Audit evidence should be free from bias or manipulation and should be objective in nature.

  1. Comparability:

The auditor may compare current-year information with prior periods or industry benchmarks to assess reasonableness.

Written Representations:

Written representations are formal written statements provided by management to the auditor to confirm certain matters or to support other audit evidence. They are considered a form of audit evidence and provide additional assurance to the auditor.

Aspects of Written Representations:

  1. Management’s Responsibility:

Management is responsible for providing written representations to the auditor. These representations confirm management’s acknowledgment of its responsibility for the financial statements, internal controls, and the completeness of information provided to the auditor.

  1. Scope of Representations:

Written representations may cover a range of matters, including the fairness of financial statements, the availability of records and supporting documentation, and management’s acknowledgment of its responsibility for the design and implementation of internal controls.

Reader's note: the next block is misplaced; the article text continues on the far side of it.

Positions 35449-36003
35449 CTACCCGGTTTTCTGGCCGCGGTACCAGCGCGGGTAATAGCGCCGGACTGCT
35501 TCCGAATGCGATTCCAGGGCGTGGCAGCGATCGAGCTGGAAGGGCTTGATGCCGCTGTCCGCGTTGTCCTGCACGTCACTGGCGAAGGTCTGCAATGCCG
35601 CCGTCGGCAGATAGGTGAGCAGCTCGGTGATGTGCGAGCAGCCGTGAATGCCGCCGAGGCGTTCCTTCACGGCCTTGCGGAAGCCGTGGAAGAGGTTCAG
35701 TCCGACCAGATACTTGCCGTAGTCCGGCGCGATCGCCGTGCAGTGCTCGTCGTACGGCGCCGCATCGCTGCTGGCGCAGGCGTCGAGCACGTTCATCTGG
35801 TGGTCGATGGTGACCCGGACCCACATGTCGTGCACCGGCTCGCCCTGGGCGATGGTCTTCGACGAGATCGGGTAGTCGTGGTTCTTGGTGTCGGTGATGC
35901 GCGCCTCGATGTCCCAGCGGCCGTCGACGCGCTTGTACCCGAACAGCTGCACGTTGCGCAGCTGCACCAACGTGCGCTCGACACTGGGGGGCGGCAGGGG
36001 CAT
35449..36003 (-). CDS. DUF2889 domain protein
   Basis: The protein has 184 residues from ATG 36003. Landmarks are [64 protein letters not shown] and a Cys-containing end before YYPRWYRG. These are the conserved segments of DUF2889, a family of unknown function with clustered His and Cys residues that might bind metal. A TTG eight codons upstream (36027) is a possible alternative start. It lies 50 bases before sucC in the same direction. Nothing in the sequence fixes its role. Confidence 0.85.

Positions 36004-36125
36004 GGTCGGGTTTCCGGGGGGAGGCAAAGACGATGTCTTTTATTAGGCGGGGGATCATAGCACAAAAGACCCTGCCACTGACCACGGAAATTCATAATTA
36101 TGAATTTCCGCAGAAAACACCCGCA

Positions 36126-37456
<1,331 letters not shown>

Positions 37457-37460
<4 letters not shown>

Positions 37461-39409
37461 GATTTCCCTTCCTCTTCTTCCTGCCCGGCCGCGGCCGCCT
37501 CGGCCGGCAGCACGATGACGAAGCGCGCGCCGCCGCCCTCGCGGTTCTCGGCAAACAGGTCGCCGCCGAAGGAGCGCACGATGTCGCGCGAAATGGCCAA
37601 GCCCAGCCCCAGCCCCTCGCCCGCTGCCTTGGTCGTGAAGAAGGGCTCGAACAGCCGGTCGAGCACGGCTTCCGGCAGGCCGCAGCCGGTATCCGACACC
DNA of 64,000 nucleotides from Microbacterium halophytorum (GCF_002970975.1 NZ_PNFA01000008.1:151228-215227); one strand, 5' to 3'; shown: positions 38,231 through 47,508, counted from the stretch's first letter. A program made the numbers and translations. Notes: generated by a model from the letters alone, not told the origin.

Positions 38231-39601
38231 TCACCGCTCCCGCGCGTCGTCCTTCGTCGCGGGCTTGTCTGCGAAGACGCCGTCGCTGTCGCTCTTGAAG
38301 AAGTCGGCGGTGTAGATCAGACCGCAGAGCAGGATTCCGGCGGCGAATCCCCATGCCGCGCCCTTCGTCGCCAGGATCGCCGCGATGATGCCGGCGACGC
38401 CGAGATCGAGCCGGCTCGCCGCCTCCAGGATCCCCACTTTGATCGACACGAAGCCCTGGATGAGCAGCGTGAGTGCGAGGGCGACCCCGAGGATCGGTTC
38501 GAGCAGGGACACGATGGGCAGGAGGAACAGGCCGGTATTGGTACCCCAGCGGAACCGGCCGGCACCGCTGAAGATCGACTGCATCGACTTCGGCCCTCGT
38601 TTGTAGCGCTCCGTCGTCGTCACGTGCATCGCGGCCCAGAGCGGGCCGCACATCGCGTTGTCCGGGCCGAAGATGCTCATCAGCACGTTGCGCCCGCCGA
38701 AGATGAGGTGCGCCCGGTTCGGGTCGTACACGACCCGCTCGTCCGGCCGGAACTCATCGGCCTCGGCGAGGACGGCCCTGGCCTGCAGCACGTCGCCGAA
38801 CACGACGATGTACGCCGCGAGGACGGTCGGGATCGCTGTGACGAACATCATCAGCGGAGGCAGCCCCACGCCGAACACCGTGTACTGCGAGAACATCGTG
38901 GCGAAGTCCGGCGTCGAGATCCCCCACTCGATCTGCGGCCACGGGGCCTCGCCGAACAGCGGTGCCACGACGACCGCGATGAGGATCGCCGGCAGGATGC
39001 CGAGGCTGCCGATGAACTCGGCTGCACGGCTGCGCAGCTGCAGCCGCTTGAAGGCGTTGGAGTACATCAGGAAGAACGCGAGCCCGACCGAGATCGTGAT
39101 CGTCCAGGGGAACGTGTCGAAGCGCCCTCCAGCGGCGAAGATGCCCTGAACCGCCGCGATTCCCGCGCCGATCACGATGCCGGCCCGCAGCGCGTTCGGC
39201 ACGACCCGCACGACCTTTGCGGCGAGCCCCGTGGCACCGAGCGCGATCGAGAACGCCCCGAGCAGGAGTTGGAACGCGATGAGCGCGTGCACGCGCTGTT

1. Preparation and Cooperation:

Management is expected to cooperate with the auditor by providing accurate and complete information for the preparation of written representations.

  1. Impact on Auditor’s Opinion:

Written representations are considered in the context of other audit evidence. If the auditor receives written representations that are inconsistent with other audit evidence, the auditor may need to investigate further.

Examples of Written Representations:

  • Management’s Acknowledgment of Responsibilities:

Management typically provides a representation letter acknowledging its responsibility for the preparation and fair presentation of the financial statements.

  • Assertions Regarding Internal Controls:

Management may represent that it has disclosed all known internal control deficiencies and has provided all relevant information about the effectiveness of internal controls.

  • Completeness of Information:

Management may confirm that it has provided the auditor with all necessary information and access to records and personnel.

  • Legal Compliance:

Management may represent that the entity is in compliance with applicable laws and regulations.

Considerations and Limitations:

  1. Reliability:

While written representations are a valuable form of audit evidence, their reliability may be influenced by factors such as management integrity and the overall control environment.

  1. Corroboration:

Auditors should seek to corroborate written representations with other audit evidence to enhance the reliability of the information provided.

  1. Professional Skepticism:

Auditors should maintain a level of professional skepticism and not solely rely on written representations. It is essential to consider the representations in conjunction with other evidence obtained during the audit.

  1. Limited Assurance:

Written representations provide assurance, but they are not a substitute for other audit procedures. The auditor is still required to perform substantive testing and gather other audit evidence.